This week I’m working on a magazine article on coping saws and I’d like to include a few paragraphs about its ancestors and the development of the saw.
My view is that the modern coping saw is related to the marquetry saws of the 16th, 17th and 18th centuries. A metal frame that tensions a thin blade has been a part of woodworking for about 500 years. However, if you have any evidence that I’m off base (evidence and not speculation, please, I get enough of the former), I’d like to hear from you.
Here is the rough draft of this short section. And thanks in advance!
— Christopher Schwarz
A Quick History of Coping Saws
While frame saws likely were invented by the Romans, it wasn’t until veneered marquetry was developed in the 16th century that the delicate bow saws required for the intricate work appeared.
In 1676, André Félibien published a drawing of a petite sie de marqueterie that looks all the world like a modern coping saw – you can even see that the teeth point away from the handle.
By the 18th century, these sorts of saws were sometimes called “Morris saws” – perhaps it was a bastardization of the word “Moorish” or relates to the inlaid game board for an old game called “Nine Men’s Morris.” These saws were used for all sorts of intricate cuts, both by cabinetmakers and jewelers. And the saws had blades designed to cut not only wood, but tortoise shell, brass and other semi-precious materials.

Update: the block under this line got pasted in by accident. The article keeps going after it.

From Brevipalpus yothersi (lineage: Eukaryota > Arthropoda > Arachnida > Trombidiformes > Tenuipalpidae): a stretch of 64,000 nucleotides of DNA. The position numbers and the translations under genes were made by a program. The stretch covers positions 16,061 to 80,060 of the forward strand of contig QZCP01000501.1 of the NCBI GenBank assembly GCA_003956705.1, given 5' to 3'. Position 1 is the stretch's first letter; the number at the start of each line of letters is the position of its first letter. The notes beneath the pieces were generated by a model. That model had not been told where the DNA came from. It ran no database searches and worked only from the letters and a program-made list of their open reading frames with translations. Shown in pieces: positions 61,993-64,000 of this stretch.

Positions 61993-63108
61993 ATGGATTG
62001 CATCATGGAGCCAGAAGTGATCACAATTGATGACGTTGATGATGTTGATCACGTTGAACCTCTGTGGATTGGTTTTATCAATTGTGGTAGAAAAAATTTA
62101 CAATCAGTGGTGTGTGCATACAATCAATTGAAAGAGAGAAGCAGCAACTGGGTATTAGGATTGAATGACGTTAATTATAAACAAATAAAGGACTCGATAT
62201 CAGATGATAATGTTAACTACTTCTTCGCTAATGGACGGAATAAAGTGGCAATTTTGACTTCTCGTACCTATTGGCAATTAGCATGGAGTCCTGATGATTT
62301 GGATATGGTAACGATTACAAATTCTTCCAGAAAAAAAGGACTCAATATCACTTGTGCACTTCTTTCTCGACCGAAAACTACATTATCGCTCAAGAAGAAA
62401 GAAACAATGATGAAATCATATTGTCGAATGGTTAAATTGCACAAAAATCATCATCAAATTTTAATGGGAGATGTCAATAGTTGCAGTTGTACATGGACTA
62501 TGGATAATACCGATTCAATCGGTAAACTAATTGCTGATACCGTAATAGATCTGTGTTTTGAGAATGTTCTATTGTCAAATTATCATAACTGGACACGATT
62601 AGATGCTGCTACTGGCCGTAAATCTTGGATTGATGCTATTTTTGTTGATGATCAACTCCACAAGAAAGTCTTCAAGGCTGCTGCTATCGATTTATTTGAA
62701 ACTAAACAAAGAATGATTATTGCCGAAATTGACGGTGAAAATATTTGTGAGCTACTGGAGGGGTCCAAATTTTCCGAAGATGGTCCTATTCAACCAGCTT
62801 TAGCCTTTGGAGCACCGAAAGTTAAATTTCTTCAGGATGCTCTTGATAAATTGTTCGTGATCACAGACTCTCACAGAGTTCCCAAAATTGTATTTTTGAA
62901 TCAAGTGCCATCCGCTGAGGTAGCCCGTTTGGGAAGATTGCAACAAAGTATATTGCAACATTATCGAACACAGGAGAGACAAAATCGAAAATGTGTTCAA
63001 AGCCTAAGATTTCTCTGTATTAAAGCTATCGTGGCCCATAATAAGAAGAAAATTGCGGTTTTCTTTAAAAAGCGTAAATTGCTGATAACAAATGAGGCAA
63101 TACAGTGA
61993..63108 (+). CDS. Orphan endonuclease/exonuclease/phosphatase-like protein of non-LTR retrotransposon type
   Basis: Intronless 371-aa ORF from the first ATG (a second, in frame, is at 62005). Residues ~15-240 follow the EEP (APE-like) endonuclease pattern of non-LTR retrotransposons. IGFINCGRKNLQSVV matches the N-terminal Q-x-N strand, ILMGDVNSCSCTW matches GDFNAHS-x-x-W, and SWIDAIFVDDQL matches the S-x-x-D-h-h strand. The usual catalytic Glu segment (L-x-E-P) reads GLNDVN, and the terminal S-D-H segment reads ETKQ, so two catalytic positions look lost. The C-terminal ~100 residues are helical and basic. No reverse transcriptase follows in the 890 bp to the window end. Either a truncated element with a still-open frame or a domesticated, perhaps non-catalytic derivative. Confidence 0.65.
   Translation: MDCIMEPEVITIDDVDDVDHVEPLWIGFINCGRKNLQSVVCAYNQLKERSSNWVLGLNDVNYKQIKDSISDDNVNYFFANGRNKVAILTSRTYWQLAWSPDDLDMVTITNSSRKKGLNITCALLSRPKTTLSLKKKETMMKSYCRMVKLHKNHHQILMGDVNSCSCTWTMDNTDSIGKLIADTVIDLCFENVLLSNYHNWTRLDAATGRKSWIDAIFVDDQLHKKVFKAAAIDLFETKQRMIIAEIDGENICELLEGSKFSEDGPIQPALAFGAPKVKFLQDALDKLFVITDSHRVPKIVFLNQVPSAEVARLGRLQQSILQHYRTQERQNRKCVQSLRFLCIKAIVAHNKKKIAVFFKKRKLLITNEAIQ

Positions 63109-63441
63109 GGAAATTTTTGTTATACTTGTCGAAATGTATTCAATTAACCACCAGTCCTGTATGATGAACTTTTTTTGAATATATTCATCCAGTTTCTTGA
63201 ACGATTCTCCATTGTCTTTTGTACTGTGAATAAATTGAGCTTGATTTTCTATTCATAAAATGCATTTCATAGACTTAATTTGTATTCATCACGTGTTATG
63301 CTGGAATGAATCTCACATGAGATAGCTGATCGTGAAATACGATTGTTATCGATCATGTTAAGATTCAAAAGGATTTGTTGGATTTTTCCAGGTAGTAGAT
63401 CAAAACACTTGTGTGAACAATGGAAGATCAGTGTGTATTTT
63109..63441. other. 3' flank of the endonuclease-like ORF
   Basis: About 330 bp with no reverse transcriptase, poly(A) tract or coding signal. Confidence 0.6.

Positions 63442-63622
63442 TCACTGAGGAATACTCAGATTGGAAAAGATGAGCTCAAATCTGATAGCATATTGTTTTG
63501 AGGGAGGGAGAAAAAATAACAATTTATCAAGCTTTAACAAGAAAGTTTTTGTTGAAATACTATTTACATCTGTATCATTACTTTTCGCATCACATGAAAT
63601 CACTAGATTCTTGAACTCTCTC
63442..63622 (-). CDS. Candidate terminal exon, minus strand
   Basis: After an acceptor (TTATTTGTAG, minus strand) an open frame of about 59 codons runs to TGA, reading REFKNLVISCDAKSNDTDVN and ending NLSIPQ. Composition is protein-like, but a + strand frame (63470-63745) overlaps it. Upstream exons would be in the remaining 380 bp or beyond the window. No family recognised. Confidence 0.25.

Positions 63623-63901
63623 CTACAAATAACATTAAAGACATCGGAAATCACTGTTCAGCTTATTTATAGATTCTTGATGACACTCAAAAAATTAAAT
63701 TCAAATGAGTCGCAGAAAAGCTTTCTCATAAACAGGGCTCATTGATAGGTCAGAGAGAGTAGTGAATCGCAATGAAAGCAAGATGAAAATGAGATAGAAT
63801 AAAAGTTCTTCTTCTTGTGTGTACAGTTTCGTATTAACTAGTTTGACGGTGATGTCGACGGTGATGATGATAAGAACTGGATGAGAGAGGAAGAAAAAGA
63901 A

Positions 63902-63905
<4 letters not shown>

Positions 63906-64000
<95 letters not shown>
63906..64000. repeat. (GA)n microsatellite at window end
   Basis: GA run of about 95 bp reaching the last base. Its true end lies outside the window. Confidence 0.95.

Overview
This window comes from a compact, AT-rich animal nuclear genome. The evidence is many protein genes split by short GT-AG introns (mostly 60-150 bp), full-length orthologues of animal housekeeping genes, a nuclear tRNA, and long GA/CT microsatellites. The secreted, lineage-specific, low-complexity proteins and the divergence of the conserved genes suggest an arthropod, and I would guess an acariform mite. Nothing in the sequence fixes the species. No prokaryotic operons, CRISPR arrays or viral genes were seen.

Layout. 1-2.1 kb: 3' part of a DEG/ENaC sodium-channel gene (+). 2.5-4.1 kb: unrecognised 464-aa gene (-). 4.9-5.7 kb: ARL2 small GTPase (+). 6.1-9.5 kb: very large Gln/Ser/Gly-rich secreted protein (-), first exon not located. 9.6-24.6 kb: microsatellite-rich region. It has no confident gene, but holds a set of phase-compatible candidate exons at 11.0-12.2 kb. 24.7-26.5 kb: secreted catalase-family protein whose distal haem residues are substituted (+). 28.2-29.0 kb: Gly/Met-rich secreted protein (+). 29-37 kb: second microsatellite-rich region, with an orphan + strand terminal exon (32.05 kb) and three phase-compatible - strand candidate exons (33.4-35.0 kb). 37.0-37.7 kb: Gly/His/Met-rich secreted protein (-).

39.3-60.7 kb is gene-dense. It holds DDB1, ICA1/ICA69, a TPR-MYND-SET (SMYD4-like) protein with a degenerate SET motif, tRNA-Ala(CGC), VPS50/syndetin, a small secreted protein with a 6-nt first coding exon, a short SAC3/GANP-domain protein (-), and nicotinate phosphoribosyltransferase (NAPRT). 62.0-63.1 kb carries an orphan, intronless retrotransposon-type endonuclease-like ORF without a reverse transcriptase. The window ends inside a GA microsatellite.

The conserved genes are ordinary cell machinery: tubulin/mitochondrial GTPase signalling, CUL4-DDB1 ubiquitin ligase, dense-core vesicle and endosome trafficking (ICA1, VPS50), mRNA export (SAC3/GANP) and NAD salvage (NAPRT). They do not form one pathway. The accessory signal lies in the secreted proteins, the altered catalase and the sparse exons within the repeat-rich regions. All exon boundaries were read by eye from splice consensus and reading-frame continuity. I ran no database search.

In the 19th century, the saws were commonly called “bracket saws,” and during the middle part of the century there developed quite a fretwork craze – you find advertisements for the saws and plans in publications that have nothing to do with woodwork, such as The Pacific Tourist and Beautiful Homes magazines.
Soon the saws spread to the schools, where 19th-century craft-based schools using the Sloyd system taught handwork that was based around using a knife, a “frame compass saw” and other simple tools. By the early 20th century, the saw had acquired its modern name, “coping saw,” as carpenters found the tool handy for coping inside miters when cutting moulding.
Historical purists might not agree that the coping saw is a descendant of the early marquetry saw, but from a user’s perspective these saws are functional equivalents: a metal frame that tensions a thin blade that is used for curved and intricate cuts.